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Realm of the ANCIENT ONES - by Laurent Martres

NOTE: this exhibit appeared in June 2001. Click here to visit the current showcase.

All other exhibits: Click here to access

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Mesa Verde kiva



Let's enter the world of the Ancient Ones through this ladder, going down into a Kiva, or ceremonial chamber.

Spruce Tree House


Spruce Tree House

Spruce Tree House is the most visited cliff dwelling in Mesa Verde Nat'l Park. It's spread under an overhang in a lovely canyon.


Spruce Tree House


Inside Spruce Tree House

Mesa Verde's cliff dwellings were reconstructed by the Civilian Conservation Corps during the Great depression. They did a masterful job by not overdoing it.

Mesa Verde Cliff Palace


Cliff Palace

With 217 rooms and 23 kivas, Cliff Palace is the largest of all the Ancient Puebloan cliff dwellings.


Mesa Verde Square Tower ruin


Square Tower Ruin

This dwelling is the most exposed to the late afternoon sun. In the last few seconds before sunset, thr ruins are basked in an intense reddish glow.

Bandelier Ceremonial Cave

Ceremonial Cave

Ceremonial Cave is a spectacular kiva, built high on a cliff in Frijoles Canyon, part of Bandelier Nat'k Park, NM. It is reached by a series of tall vertical ladders.

Nine Mile Canyon Hunting Scene

Hunting Scene

This petroglyph panel. located in Nine Mile Canyon, east of Price, UT is one of the most spectacular examples of Fremont culture, in the northern part of the Anasazi realm.




This interesting site is located on a high plateau at the border of Utah and Colorado. Ruins of the Hovenweep Castle are part of the Aquare Tower group, one of six groups protected by the National Monument.

Canyon de Chelly White House ruin


White House  

Canyon de Chelly contains numerous Ancient Puebloan ruins, but none as spectacular as White House. This dwelling was abandonned by the "Anasazi" around AD 1300. A late afternoon sun reveals extraordinary texture on the sandstone overhang.

Canyon de Chelly Mummy cave


Mummy Cave

Mummy Cave rests on a rocky promontary, halfway up a cliff. It is the most interesting of the Canyon del Muerto dwellings.



House on Fire

These granaries appear on fire in the reflected light of Mule Canyon.


Caved Roof Alcove

Water infiltrations caused the sandstone roof to fall down from this alcove, revealing extraordinary patterns and colors.

San Rafael Reef Black Dragon

The Black Dragon

This amazing rock painting of a pterodactyl-like creature has long puzzled archaeologists. Unfortunately, the unprotected painting has recently be outlined with chalk. Drawings created by painting on rock are called pictographs, as opposed to drawings carved on rock surfaces, which are called petroglyphs.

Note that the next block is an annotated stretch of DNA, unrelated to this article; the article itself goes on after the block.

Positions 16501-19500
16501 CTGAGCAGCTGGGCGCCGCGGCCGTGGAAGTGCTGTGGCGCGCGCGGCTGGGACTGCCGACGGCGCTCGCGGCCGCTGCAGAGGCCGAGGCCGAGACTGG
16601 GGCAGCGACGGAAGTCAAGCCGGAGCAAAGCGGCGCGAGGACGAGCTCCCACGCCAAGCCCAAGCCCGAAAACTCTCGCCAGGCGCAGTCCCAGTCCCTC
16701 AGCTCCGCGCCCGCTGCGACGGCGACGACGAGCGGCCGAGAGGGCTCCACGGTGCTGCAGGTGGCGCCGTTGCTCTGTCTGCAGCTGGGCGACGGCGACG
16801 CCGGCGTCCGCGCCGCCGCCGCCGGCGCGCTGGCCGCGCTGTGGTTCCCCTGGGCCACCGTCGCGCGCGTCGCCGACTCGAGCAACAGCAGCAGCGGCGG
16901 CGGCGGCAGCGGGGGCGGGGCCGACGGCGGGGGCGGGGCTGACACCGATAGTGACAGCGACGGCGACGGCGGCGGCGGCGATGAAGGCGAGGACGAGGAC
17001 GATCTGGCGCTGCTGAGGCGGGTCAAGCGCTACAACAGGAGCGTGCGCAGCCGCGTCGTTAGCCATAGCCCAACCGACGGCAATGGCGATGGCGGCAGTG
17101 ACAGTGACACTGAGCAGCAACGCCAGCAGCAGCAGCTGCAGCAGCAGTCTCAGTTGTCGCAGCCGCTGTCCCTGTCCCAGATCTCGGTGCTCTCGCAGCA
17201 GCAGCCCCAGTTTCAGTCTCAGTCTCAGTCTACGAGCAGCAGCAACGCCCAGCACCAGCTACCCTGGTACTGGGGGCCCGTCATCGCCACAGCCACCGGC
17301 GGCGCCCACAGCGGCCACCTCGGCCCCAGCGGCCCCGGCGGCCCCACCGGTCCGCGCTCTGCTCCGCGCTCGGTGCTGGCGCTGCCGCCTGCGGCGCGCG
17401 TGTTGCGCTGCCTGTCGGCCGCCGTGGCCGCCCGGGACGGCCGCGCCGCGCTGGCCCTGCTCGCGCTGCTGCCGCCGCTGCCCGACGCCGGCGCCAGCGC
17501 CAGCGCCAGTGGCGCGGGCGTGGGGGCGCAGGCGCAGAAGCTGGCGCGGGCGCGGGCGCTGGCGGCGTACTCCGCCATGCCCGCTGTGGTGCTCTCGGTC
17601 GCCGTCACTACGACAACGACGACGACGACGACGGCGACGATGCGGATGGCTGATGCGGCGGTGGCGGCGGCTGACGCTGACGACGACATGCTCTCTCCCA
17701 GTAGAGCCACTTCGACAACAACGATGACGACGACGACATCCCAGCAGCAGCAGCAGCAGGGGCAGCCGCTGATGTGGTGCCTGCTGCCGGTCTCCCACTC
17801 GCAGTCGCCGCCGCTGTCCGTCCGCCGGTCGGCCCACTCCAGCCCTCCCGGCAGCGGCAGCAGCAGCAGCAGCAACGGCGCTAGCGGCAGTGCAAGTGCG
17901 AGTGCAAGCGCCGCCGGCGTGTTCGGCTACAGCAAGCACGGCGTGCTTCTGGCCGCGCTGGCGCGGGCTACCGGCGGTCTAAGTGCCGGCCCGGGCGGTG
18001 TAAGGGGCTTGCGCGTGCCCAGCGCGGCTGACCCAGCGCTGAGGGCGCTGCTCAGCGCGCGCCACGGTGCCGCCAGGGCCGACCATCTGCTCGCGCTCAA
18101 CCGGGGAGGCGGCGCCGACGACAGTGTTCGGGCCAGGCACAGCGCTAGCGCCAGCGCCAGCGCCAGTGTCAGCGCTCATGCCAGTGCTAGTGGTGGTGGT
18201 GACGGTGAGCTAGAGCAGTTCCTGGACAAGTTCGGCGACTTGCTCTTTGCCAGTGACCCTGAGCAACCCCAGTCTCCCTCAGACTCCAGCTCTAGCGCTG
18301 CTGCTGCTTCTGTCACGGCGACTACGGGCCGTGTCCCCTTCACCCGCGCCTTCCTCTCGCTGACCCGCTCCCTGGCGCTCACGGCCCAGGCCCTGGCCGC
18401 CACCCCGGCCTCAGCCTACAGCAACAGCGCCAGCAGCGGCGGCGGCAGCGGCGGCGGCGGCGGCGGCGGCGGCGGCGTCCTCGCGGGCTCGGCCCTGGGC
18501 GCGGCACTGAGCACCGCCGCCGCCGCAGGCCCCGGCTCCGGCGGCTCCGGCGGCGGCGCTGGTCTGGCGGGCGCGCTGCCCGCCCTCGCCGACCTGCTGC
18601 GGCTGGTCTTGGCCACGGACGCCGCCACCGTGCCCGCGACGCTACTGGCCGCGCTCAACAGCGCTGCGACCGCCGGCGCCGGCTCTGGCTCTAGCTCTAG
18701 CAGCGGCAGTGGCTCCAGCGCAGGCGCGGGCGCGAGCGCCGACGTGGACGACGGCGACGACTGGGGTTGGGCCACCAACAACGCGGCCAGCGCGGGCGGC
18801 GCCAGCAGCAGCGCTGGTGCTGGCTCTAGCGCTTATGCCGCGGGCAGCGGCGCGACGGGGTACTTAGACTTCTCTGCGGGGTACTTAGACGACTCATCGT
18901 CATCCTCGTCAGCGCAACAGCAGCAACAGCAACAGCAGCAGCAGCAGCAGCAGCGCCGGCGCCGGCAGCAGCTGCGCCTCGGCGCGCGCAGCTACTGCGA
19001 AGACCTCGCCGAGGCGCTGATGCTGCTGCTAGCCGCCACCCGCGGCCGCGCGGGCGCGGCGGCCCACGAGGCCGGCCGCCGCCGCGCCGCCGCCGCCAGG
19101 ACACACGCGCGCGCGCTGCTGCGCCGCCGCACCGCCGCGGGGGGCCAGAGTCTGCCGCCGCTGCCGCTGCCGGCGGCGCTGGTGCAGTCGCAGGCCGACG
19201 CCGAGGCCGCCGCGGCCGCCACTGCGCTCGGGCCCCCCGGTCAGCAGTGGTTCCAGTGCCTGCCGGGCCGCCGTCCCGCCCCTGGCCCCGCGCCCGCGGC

Great Kiva

Aztec Ruins's reconstructed Great Kiva shows the talent and artistry of the Aztec/Chaco architects.

Inside Passage

Aztec Ruins's has stone dwellings interconnected by a single long passage.

Chaco Canyon Puebo Bonito


Storm over Chaco

Chaco Canyon is arguably the most remarkable archaeological site in North America. It was the most important administrative, trade and ceremonial center for the Anasazi and certainly a meeting place of cultures, where Hohokam and Mogollon tribes came into contact with the Anasazi.



Pueblo Bonito

Pueblo Bonito, at Chaco Canyon, had about 700 rooms and 30 kivas. It was the largest pueblo in the area. It is estimated that 5,000 people lived in the canyon.


Aztec Ruins Chaco Masonry


Chaco-style Masonry

Masonry styles evolved drastically over three centuries of building and occupation of Chaco Canyon. This is probably the most refined architectural style of all Ancient Puebloan dwellings. This pueblo was abandoned ca. 1350 AD.


Casa Grande

The Great House at Casa Grande is a testimony to the talent of the Hohokam builders.

The Great Gallery Horseshoe Canyon

The Great Gallery

This panel is the most famous and specatular display of Barrier style rock art. It is at least three thousand years old.

Harvest Scene

Harvest Scene

The Harvest scene panel is estimated to be three or four thousand years old. It is very exposed to the elements and, consequently, very faint. It depicts antropomorphs involved in harvesting.

Keet Seel

Keet Seel

Keet Seel is a very special place. Although, it's hard to get to, the fact that it's almost completely untouched makes the long hike well worth it. Wandering through the "town", one feels like the Anasazi inhabitants are out harvesting and will come back any minute. Although Keet Seel is located in Navajo Nat'l Monument, the Navajo are latecomers to the region and are not related to the Ancient Puebloans, which the Navajo call Anasazi. The Hopi, on the other hand, are true descendants of the Puebloans.